Nepotism and cronyism are among the most pernicious forms of corruption. Favorable treatment given to family and friends may include a government job, a public works contract, subsidized housing, a loan from a state bank, even leaked questions in a government exam. Such favors are often accepted as the norm and officials think that rewarding family and supporters is part of the perks that come with a government post. It is this widespread thinking that leads to abuses of public office and of the public trust.
Corrupt officials typically distribute the profits from, and opportunities for, malfeasance among their kin and cronies. Even if office-holders are themselves clean, their family and friends can still use their connections for various forms of malfeasance.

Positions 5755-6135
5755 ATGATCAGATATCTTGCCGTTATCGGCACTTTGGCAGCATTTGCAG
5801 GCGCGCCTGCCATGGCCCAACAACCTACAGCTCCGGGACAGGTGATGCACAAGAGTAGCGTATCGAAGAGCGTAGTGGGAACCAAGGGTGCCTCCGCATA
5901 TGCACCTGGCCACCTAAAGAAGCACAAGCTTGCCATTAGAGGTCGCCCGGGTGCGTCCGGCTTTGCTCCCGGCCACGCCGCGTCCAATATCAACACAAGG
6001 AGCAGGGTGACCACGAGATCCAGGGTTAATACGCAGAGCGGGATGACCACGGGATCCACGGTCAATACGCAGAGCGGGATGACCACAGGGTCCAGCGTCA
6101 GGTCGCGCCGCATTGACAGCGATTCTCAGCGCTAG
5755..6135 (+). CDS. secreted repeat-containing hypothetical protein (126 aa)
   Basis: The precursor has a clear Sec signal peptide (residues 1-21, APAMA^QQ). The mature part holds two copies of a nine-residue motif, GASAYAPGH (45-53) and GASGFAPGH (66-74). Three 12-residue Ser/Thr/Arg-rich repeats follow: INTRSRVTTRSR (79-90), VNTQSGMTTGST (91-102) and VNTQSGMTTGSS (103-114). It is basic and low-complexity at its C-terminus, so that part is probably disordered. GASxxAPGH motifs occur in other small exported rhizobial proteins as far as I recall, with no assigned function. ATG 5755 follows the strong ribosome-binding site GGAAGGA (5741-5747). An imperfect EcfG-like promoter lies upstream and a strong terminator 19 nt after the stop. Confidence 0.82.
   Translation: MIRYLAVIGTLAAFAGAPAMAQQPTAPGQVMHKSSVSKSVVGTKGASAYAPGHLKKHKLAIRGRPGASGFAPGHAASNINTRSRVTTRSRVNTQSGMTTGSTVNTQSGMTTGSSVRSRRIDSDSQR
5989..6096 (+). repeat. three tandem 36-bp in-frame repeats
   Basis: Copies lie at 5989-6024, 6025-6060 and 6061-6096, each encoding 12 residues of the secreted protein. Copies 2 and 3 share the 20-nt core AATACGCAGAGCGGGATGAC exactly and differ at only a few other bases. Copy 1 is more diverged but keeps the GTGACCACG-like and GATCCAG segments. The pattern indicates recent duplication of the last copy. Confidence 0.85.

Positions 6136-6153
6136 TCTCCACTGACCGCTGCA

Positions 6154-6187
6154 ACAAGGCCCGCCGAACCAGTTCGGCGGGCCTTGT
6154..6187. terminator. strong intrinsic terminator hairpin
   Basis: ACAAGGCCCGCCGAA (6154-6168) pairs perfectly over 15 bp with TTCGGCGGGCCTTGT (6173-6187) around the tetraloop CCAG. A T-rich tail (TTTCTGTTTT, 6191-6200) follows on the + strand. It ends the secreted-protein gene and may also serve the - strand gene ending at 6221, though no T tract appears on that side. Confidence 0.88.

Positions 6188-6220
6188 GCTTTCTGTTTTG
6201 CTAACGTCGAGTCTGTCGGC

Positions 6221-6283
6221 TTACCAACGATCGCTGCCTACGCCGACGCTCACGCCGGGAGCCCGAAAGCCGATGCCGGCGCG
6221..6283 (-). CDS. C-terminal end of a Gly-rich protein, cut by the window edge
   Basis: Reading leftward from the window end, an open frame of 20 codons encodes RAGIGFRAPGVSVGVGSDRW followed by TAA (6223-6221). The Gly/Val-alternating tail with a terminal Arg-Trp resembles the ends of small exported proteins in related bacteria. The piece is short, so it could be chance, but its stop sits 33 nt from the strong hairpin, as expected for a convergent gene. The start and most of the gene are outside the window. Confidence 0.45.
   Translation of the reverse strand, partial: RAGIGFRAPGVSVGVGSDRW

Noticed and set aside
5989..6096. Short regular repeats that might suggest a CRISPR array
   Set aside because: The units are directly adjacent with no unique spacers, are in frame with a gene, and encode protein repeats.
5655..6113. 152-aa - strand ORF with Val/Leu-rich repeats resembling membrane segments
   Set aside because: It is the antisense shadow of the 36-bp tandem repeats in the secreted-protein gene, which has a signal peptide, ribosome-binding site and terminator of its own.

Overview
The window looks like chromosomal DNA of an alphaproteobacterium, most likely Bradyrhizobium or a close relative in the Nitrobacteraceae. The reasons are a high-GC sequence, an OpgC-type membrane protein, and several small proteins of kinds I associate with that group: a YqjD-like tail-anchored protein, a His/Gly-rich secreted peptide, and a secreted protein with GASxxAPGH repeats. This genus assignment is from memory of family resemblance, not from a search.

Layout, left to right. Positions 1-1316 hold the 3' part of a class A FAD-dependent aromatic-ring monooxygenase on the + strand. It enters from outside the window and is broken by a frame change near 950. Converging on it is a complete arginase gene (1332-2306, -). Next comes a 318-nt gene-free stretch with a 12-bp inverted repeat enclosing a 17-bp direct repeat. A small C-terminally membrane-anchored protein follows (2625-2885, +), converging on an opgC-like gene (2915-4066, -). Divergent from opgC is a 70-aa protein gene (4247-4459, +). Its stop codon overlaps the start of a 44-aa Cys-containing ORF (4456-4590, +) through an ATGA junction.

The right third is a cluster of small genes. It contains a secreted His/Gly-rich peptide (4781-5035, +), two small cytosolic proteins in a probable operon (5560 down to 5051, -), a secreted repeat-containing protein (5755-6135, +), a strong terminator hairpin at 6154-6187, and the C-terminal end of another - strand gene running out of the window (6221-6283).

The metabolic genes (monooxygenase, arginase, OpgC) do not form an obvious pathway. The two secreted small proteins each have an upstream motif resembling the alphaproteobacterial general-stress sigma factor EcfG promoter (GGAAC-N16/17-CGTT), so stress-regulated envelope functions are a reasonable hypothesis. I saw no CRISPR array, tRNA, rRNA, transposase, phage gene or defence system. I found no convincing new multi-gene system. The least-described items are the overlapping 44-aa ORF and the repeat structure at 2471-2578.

Investigators of corruption should therefore be adept at unraveling “the ties that bind.” One of the strongest ties is family. It is important to know how officials are related to each other or to businesspeople who will benefit from, or be harmed by, legislation or government regulation.
Other ties are those formed in schools, fraternities, civic clubs, and professional associations. Religious and ethnic or linguistic- group affiliation are also strong ties. These often give clues as to why an official is favoring a particular businessperson or firm.